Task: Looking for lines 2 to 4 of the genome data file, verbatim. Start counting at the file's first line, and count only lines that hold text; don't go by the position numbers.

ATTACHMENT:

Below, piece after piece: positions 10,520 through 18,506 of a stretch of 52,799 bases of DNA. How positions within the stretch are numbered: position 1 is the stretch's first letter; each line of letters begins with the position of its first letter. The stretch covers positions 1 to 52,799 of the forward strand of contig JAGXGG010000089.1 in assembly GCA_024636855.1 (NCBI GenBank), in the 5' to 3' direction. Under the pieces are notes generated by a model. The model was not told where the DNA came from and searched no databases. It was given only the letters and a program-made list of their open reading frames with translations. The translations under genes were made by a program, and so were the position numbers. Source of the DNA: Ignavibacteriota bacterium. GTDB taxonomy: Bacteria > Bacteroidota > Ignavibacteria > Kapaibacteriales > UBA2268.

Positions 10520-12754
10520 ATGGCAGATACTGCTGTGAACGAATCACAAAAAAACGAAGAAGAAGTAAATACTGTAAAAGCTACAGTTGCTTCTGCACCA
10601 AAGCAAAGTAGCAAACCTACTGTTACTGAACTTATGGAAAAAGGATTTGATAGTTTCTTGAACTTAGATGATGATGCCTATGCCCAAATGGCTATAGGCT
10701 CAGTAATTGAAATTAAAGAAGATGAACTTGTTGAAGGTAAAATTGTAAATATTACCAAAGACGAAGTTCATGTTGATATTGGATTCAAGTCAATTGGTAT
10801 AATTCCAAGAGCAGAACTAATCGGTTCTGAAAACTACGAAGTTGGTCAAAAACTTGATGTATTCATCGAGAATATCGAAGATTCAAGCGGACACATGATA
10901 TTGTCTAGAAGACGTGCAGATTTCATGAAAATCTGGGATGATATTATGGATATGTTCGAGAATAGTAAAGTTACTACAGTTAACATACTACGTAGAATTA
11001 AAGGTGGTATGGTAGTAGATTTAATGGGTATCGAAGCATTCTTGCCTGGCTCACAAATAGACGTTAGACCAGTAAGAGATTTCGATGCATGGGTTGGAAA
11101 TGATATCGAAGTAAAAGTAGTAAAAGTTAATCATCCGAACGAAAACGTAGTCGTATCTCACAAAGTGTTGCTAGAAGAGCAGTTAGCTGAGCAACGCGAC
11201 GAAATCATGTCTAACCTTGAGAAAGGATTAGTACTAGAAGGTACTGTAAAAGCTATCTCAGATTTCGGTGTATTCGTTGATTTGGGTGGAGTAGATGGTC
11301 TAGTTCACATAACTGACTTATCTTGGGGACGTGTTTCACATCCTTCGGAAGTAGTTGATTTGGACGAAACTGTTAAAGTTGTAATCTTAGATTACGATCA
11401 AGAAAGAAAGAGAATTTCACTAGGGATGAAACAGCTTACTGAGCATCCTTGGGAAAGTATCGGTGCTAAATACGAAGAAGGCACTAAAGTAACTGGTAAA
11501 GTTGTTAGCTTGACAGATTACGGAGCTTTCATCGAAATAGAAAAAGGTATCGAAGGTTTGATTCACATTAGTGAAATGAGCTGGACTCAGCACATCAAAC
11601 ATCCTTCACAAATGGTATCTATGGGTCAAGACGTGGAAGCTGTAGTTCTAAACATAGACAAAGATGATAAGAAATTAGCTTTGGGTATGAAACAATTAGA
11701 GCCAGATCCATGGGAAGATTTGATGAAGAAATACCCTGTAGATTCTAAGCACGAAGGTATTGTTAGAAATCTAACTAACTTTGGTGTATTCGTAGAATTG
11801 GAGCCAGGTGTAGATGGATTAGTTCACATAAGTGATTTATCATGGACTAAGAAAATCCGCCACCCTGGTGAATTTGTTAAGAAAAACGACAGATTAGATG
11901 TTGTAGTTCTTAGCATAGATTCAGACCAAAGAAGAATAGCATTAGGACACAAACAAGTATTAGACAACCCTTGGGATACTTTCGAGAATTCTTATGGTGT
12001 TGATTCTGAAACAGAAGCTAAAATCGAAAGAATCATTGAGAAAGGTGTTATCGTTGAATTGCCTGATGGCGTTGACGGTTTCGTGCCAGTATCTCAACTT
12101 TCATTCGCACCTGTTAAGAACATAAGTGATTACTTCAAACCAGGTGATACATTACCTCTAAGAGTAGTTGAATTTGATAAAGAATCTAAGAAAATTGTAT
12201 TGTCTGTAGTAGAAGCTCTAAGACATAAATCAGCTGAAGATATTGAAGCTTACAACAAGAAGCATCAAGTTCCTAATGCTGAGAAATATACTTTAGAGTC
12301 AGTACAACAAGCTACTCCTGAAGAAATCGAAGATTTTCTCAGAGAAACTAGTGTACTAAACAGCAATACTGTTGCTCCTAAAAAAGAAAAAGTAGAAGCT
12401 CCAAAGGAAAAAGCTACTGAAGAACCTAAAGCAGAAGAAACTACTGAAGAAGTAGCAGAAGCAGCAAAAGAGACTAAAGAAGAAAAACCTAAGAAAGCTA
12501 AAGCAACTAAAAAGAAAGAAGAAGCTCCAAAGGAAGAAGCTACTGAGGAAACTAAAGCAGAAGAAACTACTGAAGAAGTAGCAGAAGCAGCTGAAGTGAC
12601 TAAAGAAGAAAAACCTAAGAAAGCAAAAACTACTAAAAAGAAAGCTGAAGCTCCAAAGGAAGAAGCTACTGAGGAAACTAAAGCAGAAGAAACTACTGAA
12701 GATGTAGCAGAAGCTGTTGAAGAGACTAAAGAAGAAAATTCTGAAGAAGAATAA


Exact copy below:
Positions 10520-12754
10520 ATGGCAGATACTGCTGTGAACGAATCACAAAAAAACGAAGAAGAAGTAAATACTGTAAAAGCTACAGTTGCTTCTGCACCA
10601 AAGCAAAGTAGCAAACCTACTGTTACTGAACTTATGGAAAAAGGATTTGATAGTTTCTTGAACTTAGATGATGATGCCTATGCCCAAATGGCTATAGGCT